What is the intended use of high current SSRs and triacs?

I answered a question recently regarding power dissipation in solid state relays. This is the calculation:

Consider this 40 A rated triac - BTA40.

Vto = Threshold voltage = 0.85V = Voltage drop across triac.

Rd = Dynamic resistance = 10 mohm

Assume IT(RMS) = Current through the triac = 25 A

Power dissipation = [0.9Vto X IT(RMS)] + [Rd X {IT(RMS)} X {IT(RMS)}]

Where 0.9 = 2*sqrt(2) / pi

Putting the values, we get P = 25.375 Watts

For 1A current, P = 0.775 watts which seems to be a tolerable value without any heat sink.

Besides this calculation, I tried testing a few triacs rated 4A to 40A. All of them get pretty hot after 2-3 amps of current. Even after putting a heat sink (approx 5cm X 5cm X 2cm) the condition didn't improve much.

As such, I am wondering what might be the intended purpose of these solid state relays? Is it just used for high ampere switching at a very low duty cycle where the triac could get ample time for cooling itself?

Because, for continuous currents above 5 amps, I think I will better off with an electromechanical relay rather than going for solids.

• Typically SSR heatsinks are HUGE, serious heatsinks. Dec 22 '15 at 17:08

Yes, they are used for high power switching, and not necessarily at a low duty cycle. I run hundreds of SSR's anywhere from 5A/240VAC up to 100A/460VAC/3P. Past 100A, it is more common to use back to back SCR's and a small firing circuit (and large heat sink).

The typical application is for resistance heat control. Contactors/Relays are not a serious option, because of contact wear (the typical 'duty cycle' is 2.5 sec on/2.5 sec off).

Basically, a timer is free running for a certain period (I use 5 seconds mostly). The heater is switched on and off for some period out of that 5 seconds to control temperature, based on the output of a PID loop. 10% output is on for 0.5 sec, off for 4.5. 90% output is on for 4.5, off for 0.5. Those duty cycles kill electromechanical devices quickly.

There are also hybrids, that use a relatively small SCR to turn on a load, then close an electromechanical contact around it (to prevent closure arcing), and then the SCR is turned on again when opening the contacts. Those are pretty special purpose though, and expensive.

Mercury Whetted relays used to be used, which didn't have the contact wear problem, but in the past 15 to 20 years, industry has been trying to eliminate them due to the problems of dealing with heavy metal contamination, and disposal.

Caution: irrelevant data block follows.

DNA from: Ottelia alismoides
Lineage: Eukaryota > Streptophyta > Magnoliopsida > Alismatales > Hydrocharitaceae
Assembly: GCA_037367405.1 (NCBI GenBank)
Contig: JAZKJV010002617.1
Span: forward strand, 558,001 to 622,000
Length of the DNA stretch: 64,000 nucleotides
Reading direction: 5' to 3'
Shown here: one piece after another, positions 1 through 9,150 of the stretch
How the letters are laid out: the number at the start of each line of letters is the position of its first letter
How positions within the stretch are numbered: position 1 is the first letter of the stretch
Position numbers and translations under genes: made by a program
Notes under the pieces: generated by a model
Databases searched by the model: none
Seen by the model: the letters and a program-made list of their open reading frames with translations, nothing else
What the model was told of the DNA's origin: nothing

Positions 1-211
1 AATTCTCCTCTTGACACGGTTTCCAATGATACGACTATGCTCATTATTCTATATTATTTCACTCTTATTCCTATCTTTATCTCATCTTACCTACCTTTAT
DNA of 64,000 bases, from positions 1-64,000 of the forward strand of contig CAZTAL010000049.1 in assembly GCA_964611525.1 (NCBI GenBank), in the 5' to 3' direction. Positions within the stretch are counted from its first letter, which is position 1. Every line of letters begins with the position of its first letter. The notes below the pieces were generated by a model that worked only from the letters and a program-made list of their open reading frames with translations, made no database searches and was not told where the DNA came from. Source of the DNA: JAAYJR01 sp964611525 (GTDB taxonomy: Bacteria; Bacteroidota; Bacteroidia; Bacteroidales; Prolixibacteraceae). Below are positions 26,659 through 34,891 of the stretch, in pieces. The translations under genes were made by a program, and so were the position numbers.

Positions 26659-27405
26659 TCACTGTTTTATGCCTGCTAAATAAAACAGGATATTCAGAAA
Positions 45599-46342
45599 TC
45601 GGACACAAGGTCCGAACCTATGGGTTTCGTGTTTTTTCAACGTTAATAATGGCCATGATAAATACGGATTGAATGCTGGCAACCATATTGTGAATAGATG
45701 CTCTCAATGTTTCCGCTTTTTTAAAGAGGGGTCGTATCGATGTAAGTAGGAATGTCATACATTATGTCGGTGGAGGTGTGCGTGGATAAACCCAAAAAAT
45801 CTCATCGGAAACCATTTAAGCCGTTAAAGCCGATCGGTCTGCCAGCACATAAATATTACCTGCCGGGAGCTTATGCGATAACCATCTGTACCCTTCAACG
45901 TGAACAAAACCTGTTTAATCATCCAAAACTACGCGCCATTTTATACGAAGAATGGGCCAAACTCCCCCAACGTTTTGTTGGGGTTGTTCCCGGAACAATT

• Thanks for the answer. Can you link me to a typical heat sink or cooling system that are used in SSRs handling approx 100 amps. I am just curious to see. Also, how about the heat wastage? Has the industry considered it as a necessary evil and stopped bothering or are there other solutions which would produce less heat. With my little knowledge, I think all solid state devices will have at least 0.6-0.8V junction voltage which will lead to almost similar power wastage levels. Maybe this wasted power is cheaper than replacing electromechanical counter-parts. Is it so? Dec 22 '15 at 17:58
• @Whiskeyjack A typical 100A SSR I buy is just plain prepackaged. eurotherm.com/products/power-control/rsda-rsaa is an example. The heat dissipation is a necessary evil, but minor. Say 100 to 200W dissipation at the device, but it is controlling a 40KW heater. And a typical extruder here has 5 or 6 of those heaters, plus a motor anywhere from 100 to 500 HP. Dec 23 '15 at 11:17
• Earlier I thought if I am dissipating 20-25 watts, it means I am doing something wrong but now I see. 100 watts dissipation in 40kW appliance circuit is just 0.25%. Dec 23 '15 at 19:04

(from the datasheet)

They can be used as an ON/ OFF function in applications such as static relays, heating regulation, water heaters, induction motor starting circuits, welding equipment... or for phase control operation in high power motor speed controllers, soft start circuits...

You're supposed to fit adequate heatsinking, possibly even active cooling. The device is rated to work happily at 80C.